A Konso man wears a phallic Kallaacha on his forehead. Made of cast aluminium and ivory or bone,the Kallaacha is worn during the tribe's initiation and gada age-grade ceremonies. The Konso who live by their successful agricultural economy,live next door to the pastoral Borana and have many customs in common including the wearing of the phallus.
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- A Borana man at Mega in southern Ethiopia wears a phallic Kallaacha on his forehead. Made of cast aluminium and ivory or bone,the Kallaacha is worn during the tribe's initiation and gada age-grade ceremonies. The pastoral Borana live either side of the southern Ethiopian/northern Kenya border and form a large and important group of the Oromo-speaking cluster of tribes.
- A Moslem man at Bati market.Situated on top of the western scarp of the Abyssinian Rift, the weekly market at Bati is the largest open air market in Ethiopia.Nomads and their camels trek long distances from the harsh low lying deserts to barter with Amhara and Oromo farmers living in the fertile highlands.All manner of farm produce, livestock and household items are offered for sale.
- The Konso people of southwest Ethiopia worship the sky God,Waq,and place carved wooden effigies at prominent places to honour their illustrious ancestors. These eerie totems are often found grouped together. They can depict a dead hero,his wives,his enemies slain in battle or dangerous animals he may have killed in his lifetime.
- An old Konso woman with facial scarification smokes a traditional pipe made in part from a small decorated gourd. Tobacco is grown locally by the Konso.
- A Konso youth of southwest Ethiopia carries home a wooden yoke used by pairs of oxen to plough the land.
- A young Dorze boy winds cotton onto a bobin for his father. Dorze men are synonymous with weaving the best cotton cloth in Ethiopia.
- A young woman at the entrance to a Konso homestead in southwest Ethiopia.The konso have a great affinity for wood and stone, large tree trunks and branches surround every home, and special care is taken to select the most pleasing shapes for their entrances.
- The central meeting place, mora, of an old Konso village set in dramatic scenery in southwest Ethiopia. The oldest villages date back 500 to 600 years and are fortified with huge dry stone walls.The Konso people are very industrious farmers, cultivating poor soil on terraces, which are buttressed with stones and rock.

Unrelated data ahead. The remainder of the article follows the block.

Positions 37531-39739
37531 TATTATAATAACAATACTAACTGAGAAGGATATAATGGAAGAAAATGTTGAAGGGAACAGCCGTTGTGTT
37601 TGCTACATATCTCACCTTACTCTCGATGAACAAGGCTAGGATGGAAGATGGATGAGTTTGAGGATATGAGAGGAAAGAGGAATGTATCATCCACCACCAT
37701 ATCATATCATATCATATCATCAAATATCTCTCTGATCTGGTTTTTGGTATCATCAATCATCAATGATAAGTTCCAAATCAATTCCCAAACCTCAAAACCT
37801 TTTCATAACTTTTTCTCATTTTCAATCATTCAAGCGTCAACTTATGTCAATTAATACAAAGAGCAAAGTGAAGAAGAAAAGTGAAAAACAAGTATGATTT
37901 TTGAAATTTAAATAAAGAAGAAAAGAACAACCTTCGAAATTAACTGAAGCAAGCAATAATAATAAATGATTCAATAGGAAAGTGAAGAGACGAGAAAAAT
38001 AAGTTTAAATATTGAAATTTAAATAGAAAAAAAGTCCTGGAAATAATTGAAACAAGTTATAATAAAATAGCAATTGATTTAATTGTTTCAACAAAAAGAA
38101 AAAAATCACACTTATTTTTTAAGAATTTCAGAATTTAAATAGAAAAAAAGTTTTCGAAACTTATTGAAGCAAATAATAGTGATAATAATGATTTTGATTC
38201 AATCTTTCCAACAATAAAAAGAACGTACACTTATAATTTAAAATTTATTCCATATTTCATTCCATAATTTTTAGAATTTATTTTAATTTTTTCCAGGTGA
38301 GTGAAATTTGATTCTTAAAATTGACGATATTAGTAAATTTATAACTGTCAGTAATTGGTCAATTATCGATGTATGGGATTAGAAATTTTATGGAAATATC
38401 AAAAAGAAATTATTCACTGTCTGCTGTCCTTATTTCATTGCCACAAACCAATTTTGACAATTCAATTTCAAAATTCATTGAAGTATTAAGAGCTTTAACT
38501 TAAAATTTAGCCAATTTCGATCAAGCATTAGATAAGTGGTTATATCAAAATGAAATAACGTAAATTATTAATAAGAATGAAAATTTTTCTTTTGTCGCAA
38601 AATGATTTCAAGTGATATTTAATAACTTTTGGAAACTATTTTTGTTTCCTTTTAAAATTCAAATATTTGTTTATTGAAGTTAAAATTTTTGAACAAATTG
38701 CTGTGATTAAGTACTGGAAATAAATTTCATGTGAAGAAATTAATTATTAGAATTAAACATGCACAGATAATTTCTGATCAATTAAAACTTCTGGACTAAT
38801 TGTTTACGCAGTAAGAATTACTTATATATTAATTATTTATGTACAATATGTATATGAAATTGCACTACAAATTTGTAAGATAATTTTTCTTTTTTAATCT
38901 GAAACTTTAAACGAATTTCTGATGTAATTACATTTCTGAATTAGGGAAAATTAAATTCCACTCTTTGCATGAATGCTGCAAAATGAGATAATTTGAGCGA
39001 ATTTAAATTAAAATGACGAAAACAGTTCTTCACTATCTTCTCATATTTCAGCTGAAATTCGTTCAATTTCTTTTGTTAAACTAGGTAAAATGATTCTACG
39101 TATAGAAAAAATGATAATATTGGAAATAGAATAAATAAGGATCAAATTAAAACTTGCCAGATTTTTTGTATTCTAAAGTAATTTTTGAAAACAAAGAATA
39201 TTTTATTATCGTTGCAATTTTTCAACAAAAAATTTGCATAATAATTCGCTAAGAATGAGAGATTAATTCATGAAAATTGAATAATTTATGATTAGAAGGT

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- Konso men wear stylish,brightly-coloured hats,which they weave from locally-grown cotton. Only men work the wooden looms but women flay the cloth to flatten the warp and weft. Much of their production is used to make the voluminous skirts of Konso women.
- A Konso village set in dramatic scenery in southwest Ethiopia.The Konso people are very industrious farmers,cultivating poor soil on terraces,which are buttressed with dry-stone walls. They share a number of customs with their neighbours,the Borana. They both worship the sky God,Waq,and both have an ancestor cult.
- An old Borana man at Chew Bet in southern Ethiopia. His unbleached cotton wrap and turban are typical of the older generation of his tribe.The pastoral Borana live either side of the southern Ethiopian/northern Kenya border and form a large and important group of the Oromo-speaking cluster of tribes.
- Camel transport in the Libyan Sahara. The precious cargo of mother and her 15 day old baby is accompanied by its Tuareg owner on the route between Sebha and Ghat,Libya
- Dassanech children play on the bank of the Omo River at sunset. Much the largest of the tribes in the Omo Valley numbering around 50,000,the Dassanech (also known as the Galeb,Changila or Merille) are Nilotic pastoralists and agriculturalists.
- A Hamar woman sits on the ground breast-feeding her baby in the village square of Dimeka. Married women wear two heavy steel necklaces. This woman wears an extra necklace with steel a steel phallic symbol which identifies her as a first wife. She also wears a goatskin capefringed with cowrie shells and her hair long in a braided fringe matted with animal fat and ochre.
- A priest at Kebran Gabriel Church shows one of its many ancient illustrated books; the church has the largest library in the Tana region.
- At 400m across and 45m deep,the Blue Nile Falls,known locally as Tis Abay or Smoking Nile,are at their most spectacular after the rainy season in October.